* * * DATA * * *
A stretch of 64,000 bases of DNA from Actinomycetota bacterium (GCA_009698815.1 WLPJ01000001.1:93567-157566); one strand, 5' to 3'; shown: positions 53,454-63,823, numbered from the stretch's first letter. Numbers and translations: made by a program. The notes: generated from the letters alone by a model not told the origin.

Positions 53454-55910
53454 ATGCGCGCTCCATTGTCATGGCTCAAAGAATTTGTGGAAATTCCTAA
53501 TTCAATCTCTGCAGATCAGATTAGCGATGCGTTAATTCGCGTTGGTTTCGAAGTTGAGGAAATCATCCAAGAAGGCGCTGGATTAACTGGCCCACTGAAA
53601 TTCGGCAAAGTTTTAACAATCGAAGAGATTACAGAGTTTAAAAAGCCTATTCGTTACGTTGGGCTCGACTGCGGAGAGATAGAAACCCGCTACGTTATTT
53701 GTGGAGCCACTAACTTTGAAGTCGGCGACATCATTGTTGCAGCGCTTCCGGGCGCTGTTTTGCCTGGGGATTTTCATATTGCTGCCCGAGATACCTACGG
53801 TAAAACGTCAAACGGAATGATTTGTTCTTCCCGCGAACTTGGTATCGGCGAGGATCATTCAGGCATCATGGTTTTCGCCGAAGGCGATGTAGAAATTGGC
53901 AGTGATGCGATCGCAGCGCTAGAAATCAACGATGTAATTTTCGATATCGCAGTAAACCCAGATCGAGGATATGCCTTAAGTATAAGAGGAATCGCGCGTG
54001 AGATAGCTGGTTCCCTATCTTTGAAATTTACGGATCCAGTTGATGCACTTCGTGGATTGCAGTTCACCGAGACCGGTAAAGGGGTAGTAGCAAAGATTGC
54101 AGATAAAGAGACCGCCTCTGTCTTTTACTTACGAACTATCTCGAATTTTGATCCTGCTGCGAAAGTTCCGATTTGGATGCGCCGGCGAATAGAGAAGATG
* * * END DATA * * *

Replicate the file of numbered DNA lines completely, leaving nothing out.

A stretch of 64,000 bases of DNA from Actinomycetota bacterium (GCA_009698815.1 WLPJ01000001.1:93567-157566); one strand, 5' to 3'; shown: positions 53,454-63,823, numbered from the stretch's first letter. Numbers and translations: made by a program. The notes: generated from the letters alone by a model not told the origin.

Positions 53454-55910
53454 ATGCGCGCTCCATTGTCATGGCTCAAAGAATTTGTGGAAATTCCTAA
53501 TTCAATCTCTGCAGATCAGATTAGCGATGCGTTAATTCGCGTTGGTTTCGAAGTTGAGGAAATCATCCAAGAAGGCGCTGGATTAACTGGCCCACTGAAA
53601 TTCGGCAAAGTTTTAACAATCGAAGAGATTACAGAGTTTAAAAAGCCTATTCGTTACGTTGGGCTCGACTGCGGAGAGATAGAAACCCGCTACGTTATTT
53701 GTGGAGCCACTAACTTTGAAGTCGGCGACATCATTGTTGCAGCGCTTCCGGGCGCTGTTTTGCCTGGGGATTTTCATATTGCTGCCCGAGATACCTACGG
53801 TAAAACGTCAAACGGAATGATTTGTTCTTCCCGCGAACTTGGTATCGGCGAGGATCATTCAGGCATCATGGTTTTCGCCGAAGGCGATGTAGAAATTGGC
53901 AGTGATGCGATCGCAGCGCTAGAAATCAACGATGTAATTTTCGATATCGCAGTAAACCCAGATCGAGGATATGCCTTAAGTATAAGAGGAATCGCGCGTG
54001 AGATAGCTGGTTCCCTATCTTTGAAATTTACGGATCCAGTTGATGCACTTCGTGGATTGCAGTTCACCGAGACCGGTAAAGGGGTAGTAGCAAAGATTGC
54101 AGATAAAGAGACCGCCTCTGTCTTTTACTTACGAACTATCTCGAATTTTGATCCTGCTGCGAAAGTTCCGATTTGGATGCGCCGGCGAATAGAGAAGATG